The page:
The city of Ravenna in Italy, in a number of its most notable buildings, conserves the most intact set of Roman mosaic images from the days of the Roman Byzantine Empire. This is because the northern Italian City was chosen in the year 404 as the Imperial residence of Byzantine Emperor Honorius (395-423).
In the view of many historians, Byzantium’s greatest achievement was the Christian civilizing influence it exerted over the peoples it encountered. The stories related symbolically in the stunning mosaics at Ravenna have contributed much to that view.
The early church was blessed with many brilliant minds with a genius for organization, especially the apostle Paul. He motivated many communities to put in place a mechanism of administrative skills that ensured traditions established continued.
They were carried forward, at least by one medieval monarchy, which has managed to survive intact until today, the English monarchy.
Every year on that date in England an ‘Affair of State‘ is announced in English court circulars. Queen Elizabeth 11, as head of State and anointed of the Lord, dispatches two Gentlemen Ushers wearing service dress to the Chapel Royal at St. James’s Palace.
Escorted by the Yeomen of the Guard they carry her offerings of gold, frankincense and myrrh, keeping alive the traditions of the Christian faith and also honouring the spirit of Byzantium (capital modern day Istanbul) the city that was ‘a golden bridge joining the East and the West’.
Nobel prize winning American born British poet, critic, dramatist and arguably the most important English-language poet of the 20th century Thomas Stearns Eliot (1888-1965), himself a Christian said
‘the purpose of reascending to origins is that we should be able to return, with greater spiritual knowledge, to our own situation’.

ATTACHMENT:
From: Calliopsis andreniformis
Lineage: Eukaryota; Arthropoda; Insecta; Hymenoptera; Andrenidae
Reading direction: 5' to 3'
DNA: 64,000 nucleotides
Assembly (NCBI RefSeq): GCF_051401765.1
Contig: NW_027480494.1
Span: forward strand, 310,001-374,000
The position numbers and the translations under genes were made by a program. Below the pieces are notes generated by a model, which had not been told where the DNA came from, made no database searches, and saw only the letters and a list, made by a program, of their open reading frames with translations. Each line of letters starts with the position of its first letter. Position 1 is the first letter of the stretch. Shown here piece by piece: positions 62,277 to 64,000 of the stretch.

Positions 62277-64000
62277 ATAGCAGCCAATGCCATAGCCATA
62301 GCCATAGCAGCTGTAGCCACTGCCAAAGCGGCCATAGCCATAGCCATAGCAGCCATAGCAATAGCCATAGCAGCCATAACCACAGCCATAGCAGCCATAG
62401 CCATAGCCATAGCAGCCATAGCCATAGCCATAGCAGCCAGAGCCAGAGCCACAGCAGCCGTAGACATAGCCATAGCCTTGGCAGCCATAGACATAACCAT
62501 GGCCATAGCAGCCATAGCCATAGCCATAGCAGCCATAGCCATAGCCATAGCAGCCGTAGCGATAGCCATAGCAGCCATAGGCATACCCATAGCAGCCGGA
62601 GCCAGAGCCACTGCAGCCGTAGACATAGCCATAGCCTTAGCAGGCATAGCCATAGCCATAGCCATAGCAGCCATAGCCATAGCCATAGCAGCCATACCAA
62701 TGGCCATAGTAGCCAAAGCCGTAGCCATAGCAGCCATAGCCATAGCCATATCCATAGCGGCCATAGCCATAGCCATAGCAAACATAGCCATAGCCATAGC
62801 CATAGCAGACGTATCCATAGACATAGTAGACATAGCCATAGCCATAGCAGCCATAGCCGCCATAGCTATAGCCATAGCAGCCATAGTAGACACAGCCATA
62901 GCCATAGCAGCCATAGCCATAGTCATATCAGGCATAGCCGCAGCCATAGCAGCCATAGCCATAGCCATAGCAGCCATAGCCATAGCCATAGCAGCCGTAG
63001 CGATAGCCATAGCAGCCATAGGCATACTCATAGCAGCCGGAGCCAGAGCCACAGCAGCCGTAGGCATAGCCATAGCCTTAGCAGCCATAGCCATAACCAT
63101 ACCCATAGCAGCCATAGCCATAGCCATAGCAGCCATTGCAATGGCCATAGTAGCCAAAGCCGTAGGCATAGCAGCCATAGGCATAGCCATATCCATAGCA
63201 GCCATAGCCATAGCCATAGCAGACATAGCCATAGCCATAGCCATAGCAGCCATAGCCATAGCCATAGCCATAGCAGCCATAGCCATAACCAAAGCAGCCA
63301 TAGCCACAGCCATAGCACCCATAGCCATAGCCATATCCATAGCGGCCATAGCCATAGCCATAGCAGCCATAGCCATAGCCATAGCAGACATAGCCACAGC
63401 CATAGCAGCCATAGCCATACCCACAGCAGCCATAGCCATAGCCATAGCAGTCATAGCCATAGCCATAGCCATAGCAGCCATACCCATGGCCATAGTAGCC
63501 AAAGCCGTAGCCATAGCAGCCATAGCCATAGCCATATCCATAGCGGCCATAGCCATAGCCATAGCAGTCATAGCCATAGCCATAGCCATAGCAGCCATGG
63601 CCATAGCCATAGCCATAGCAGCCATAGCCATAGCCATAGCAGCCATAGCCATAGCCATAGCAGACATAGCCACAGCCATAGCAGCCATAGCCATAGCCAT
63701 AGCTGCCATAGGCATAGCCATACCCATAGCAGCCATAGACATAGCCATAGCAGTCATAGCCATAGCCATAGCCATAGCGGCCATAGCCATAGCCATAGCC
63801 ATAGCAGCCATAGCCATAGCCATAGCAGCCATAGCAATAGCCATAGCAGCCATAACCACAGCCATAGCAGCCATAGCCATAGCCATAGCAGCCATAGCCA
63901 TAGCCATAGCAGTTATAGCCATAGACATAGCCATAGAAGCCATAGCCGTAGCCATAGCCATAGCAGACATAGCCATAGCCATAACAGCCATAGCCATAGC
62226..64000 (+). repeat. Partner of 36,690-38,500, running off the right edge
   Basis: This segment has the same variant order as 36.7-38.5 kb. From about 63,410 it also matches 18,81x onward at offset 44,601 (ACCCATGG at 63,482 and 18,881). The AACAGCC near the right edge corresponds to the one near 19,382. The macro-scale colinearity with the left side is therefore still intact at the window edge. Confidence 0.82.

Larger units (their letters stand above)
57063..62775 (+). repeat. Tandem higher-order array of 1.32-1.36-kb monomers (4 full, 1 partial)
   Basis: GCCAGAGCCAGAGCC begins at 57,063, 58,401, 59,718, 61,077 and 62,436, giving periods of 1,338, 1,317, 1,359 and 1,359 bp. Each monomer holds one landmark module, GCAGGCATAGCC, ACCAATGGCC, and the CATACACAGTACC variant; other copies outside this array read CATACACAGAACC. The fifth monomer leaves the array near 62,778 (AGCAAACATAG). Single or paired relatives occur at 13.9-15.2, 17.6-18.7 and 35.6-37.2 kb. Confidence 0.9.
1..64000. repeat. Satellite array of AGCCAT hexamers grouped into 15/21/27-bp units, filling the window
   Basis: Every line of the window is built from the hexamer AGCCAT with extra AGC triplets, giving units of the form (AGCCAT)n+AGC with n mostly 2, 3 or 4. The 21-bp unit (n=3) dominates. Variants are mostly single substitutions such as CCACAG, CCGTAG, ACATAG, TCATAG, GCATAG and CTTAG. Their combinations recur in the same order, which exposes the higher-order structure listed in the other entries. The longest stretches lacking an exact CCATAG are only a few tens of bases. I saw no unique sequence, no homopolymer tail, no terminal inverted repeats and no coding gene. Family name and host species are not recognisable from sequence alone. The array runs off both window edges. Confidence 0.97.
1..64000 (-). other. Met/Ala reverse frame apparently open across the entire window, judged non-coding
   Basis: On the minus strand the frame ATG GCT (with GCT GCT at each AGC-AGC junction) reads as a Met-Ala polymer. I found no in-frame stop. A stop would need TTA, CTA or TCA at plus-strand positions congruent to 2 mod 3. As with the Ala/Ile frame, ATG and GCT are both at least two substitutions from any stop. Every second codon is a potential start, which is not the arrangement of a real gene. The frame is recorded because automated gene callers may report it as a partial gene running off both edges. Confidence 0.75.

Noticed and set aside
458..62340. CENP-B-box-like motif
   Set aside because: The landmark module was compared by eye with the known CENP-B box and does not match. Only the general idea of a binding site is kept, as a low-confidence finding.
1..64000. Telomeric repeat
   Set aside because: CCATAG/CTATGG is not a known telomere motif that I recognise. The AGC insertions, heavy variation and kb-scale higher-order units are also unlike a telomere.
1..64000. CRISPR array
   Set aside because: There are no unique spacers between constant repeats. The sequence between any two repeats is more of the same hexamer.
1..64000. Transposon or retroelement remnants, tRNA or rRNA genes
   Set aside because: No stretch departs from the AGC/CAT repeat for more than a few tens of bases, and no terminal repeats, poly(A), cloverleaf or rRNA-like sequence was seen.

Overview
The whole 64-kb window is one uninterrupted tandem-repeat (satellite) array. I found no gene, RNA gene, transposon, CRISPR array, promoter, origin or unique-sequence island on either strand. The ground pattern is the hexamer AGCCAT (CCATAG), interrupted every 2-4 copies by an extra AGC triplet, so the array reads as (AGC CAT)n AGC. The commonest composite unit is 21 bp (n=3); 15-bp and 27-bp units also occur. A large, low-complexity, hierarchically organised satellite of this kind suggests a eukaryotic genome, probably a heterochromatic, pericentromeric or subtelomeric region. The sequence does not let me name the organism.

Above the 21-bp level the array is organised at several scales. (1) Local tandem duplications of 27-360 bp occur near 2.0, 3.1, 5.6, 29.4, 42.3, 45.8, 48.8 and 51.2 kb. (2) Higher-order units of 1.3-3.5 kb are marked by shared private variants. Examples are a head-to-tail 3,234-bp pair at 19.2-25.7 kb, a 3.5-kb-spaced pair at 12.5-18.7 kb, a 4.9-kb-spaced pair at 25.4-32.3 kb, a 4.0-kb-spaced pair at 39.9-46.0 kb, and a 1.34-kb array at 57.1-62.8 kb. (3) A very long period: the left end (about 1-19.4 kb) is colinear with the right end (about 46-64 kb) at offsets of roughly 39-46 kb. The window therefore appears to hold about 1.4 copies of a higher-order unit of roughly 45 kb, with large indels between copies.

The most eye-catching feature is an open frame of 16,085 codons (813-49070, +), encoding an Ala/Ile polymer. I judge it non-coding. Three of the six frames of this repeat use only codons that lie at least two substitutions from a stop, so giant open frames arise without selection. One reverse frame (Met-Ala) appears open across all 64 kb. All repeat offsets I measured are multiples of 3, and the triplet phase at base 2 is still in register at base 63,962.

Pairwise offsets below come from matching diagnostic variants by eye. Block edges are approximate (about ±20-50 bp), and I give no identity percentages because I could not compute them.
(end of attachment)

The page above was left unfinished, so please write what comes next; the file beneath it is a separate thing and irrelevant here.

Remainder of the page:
How do we advise and encourage our fellow man to forget injuries, but never to forget kindnesses without at first having our own ‘epiphany’ so that we can truly understand the message.
Whether we believe or not that Jesus was the son of God, we would have to acknowledge that he was at the very least, one man who was prepared to stand firm for what he believed in.
He had the courage of his convictions and gave his life so that followers of his way, for over two millennium, would continue to have hope.
A just society works towards the greater good, seeking to conserve freedom of choice and continually debates the right way to value, reward and encourage its citizens.
Perhaps if we all seek to better understand the irrational hidden forces that shape our own daily decisions we might stop making the same type of mistakes we have for centuries and change the way we interact with each other and the world around us.
To my mind the getting of wisdom is when we realize, despite eons of learning, that in the grand scheme of things we really know very little at all
Carolyn McDowall, The Culture Concept Circle, Epiphany January 6, 2014, revised 2015
*Matthew 2 Standard King James Version
**We Three Kings of Orient Are – Christmas Carol by John Henry Hopins, Jr, 1857